One of the mysteries of the English language finally explained.
A country dance of US origin that starts with four couples facing one another in a square, with the steps and movements shouted out by a caller.
- ‘Once a year, they close the place down and have a square dance in the main street.’
- ‘At a dude ranch, you can enjoy home cooked meals, cookouts, wagon rides, fishing, and square dances.’
- ‘More than half the states have designated a state dance or folk dance, and it is the same one, the square dance.’
- ‘She looked like she had just stepped out of a square dance, boots and all.’
- ‘We wanted to do a square dance too but we couldn't find a caller.’
verb[no object]often as noun square dancing
Participate in a square dance.‘I learned square-dancing at the age of 68’
- ‘The only thing the public school system taught me in junior high was how to square dance.’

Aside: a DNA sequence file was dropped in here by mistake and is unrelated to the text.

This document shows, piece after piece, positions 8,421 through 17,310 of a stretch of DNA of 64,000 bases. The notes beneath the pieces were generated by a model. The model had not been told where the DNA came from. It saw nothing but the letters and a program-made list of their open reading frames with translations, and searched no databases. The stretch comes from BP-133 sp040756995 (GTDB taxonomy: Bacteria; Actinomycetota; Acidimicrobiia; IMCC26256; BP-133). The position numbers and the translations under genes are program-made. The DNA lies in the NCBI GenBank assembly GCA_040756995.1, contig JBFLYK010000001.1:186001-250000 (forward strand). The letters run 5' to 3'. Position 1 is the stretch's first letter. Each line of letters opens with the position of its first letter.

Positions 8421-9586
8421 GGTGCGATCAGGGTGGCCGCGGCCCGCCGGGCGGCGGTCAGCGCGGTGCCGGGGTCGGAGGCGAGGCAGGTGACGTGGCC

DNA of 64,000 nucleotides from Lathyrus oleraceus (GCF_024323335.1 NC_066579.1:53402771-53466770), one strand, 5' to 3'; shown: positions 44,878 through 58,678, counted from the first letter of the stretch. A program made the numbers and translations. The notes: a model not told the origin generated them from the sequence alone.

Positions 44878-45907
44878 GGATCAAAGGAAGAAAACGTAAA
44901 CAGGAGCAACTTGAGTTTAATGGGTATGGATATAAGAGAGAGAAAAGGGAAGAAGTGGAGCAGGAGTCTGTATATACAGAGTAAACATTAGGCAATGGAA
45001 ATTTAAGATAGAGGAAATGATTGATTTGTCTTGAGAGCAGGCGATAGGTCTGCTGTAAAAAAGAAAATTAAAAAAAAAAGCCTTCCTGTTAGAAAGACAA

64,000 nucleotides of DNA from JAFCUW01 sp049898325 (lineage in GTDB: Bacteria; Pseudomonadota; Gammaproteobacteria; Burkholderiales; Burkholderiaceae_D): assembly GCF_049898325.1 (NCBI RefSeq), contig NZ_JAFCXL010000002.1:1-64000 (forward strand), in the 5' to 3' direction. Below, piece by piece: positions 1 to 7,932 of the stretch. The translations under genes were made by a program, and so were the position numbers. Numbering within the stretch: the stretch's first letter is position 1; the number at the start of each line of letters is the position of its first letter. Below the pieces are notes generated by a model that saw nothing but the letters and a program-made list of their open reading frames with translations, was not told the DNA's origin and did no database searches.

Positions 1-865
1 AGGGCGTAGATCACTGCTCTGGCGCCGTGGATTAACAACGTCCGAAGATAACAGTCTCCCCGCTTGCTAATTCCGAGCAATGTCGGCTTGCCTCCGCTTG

- ‘The traditional music of white Australia and ‘bush dancing,’ which has been described as similar to square-dancing without a caller, are also popular.’
- ‘He participated in the students' social life, going to their parties and inviting them to his home for square dancing.’
- ‘One committee member's love of square-dancing sparked an idea to form a square-dancing club that will perform during the celebrations.’
- ‘It was an upbeat country song, and Zack was trying to teach Tanya how to square dance.’
Top tips for CV writingRead more
In this article we explore how to impress employers with a spot-on CV.